More Reading Reported on Day of Icelandic Language
The COVID-19 pandemic has limited our social activities, so it may come as no surprise that during these times, Icelanders have increasingly turned toward books, many of which provide us with the company of fictional characters.
A new poll by the Icelandic Literature Center, conducted November 6-11, reveals that during the previous month, Icelanders read or listened to 2.5 books on average, compared with 2.3 books during the same period last year, Morgunblaðið reports.
Today, November 16, is a good day to celebrate our increased interest in reading, for this is the Day of the Icelandic Language, celebrated in honor of beloved poet Jónas Hallgrímsson (1807-1845), born November 17, who in the 19th century fought for the preservation of the Icelandic language, which at the time was threatened by Danish influence. Jónas was a master at creating new words, and thanks to him, our language possesses numerous descriptive words for concepts relating to astronomy, geology, meteorology, and all sorts of scientific phenomena.
“It pleases me to see that more people than before read books in Icelandic only, or more often in Icelandic than in other languages,” states Hrefna Haraldsdóttir, who heads the Icelandic Literature Center.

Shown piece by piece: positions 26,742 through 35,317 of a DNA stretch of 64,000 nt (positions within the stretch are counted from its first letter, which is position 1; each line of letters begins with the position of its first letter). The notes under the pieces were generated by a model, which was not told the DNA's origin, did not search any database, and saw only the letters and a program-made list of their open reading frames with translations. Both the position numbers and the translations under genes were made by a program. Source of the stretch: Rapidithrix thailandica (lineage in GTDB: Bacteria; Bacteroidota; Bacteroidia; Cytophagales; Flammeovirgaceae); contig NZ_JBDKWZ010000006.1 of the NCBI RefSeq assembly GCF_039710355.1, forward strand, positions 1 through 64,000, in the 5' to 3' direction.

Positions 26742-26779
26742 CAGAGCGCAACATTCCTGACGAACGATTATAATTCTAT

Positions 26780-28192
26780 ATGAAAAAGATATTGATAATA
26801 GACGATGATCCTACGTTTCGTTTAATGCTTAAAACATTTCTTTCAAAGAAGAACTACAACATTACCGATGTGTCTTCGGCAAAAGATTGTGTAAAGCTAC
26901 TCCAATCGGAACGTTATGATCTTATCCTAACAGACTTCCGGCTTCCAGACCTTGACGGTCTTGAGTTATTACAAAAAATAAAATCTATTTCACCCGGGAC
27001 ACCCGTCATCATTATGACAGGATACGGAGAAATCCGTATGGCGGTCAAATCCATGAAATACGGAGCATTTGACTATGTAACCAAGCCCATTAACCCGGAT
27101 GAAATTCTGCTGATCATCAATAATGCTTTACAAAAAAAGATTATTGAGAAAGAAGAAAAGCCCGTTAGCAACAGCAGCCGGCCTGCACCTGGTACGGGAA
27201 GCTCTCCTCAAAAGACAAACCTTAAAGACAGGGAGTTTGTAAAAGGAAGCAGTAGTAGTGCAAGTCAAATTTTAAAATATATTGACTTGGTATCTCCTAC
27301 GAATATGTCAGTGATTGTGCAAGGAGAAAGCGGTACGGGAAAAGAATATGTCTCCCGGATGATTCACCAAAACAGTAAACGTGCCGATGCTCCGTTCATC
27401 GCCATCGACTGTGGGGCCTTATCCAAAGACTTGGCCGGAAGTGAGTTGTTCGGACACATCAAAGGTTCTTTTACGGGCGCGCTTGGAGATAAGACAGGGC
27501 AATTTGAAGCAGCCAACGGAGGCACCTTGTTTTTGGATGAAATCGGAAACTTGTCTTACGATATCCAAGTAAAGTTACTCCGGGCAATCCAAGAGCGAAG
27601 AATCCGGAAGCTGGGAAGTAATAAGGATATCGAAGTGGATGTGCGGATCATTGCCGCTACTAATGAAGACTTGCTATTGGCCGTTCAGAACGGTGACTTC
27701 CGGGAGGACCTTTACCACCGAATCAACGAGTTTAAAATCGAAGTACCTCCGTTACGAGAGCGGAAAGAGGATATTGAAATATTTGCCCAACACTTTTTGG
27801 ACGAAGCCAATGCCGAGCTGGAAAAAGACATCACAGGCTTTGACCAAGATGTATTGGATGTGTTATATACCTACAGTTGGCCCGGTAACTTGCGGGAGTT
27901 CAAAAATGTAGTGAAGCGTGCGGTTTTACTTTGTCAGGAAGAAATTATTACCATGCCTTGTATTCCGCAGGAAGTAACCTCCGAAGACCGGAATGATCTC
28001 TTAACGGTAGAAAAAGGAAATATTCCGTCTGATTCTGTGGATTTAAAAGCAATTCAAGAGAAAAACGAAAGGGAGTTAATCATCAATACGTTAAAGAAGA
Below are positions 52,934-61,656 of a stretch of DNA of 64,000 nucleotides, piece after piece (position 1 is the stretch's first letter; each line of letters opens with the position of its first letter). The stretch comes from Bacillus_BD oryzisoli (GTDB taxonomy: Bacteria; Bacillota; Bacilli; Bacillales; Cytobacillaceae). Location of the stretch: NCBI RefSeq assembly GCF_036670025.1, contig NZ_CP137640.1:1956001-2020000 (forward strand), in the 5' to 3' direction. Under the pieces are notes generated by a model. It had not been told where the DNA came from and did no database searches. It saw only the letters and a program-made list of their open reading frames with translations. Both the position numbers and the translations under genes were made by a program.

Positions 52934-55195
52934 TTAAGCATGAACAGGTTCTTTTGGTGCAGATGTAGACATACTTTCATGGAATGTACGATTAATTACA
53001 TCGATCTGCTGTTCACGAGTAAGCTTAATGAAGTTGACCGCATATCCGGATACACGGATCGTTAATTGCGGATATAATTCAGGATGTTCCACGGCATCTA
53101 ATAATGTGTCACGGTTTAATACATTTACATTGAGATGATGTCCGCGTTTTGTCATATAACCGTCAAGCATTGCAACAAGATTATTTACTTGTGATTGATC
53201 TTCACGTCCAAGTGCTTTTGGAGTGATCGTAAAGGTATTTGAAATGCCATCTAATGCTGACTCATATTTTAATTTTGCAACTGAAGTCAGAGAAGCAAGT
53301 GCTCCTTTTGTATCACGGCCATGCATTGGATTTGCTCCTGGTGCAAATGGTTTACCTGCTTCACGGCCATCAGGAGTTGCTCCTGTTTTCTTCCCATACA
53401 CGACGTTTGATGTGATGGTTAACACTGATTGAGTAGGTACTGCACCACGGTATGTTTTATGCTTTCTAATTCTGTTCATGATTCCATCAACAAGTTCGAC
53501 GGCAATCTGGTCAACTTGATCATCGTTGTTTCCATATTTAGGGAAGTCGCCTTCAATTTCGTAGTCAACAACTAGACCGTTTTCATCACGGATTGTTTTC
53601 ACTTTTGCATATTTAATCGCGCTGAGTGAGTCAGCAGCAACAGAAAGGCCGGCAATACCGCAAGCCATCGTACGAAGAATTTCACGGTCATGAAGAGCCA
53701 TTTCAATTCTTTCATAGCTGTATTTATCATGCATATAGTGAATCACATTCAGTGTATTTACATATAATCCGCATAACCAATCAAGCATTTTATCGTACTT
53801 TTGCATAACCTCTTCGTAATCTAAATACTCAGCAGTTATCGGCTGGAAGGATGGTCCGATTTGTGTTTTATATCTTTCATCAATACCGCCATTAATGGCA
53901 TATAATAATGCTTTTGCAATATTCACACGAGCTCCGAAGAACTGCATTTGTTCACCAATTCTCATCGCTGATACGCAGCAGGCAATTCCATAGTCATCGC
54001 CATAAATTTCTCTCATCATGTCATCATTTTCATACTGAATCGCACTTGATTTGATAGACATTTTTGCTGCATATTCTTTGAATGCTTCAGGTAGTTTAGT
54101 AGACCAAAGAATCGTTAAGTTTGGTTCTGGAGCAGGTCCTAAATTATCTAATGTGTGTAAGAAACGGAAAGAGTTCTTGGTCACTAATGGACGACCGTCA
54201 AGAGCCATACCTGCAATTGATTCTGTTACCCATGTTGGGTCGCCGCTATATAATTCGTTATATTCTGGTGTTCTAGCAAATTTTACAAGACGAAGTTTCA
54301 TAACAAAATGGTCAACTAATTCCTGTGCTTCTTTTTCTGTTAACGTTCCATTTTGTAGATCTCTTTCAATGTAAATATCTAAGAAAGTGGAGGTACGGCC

The poll focuses not only on traditional books, but audio and e-books as well. About 36 percent of respondents report listening to audio books more often than in pre-COVID times, and 18 percent of those who read traditional books on a regular basis report reading more now than they did before.
People aged 18-35 read works in foreign languages more frequently than do other age groups. This may be explained by the fact that numerous university text books are in foreign languages, states Heiðar Ingi Svansson, head of the Association of Icelandic Book Publishers.
Most of the respondents, or 54 percent, state they pick a book based on the recommendation of friends or family, while 37.9 percent base their choice on media coverage.
“This highlights the importance of having a constant conversation about literature and coverage of it, which results in more reading,” Hrefna notes.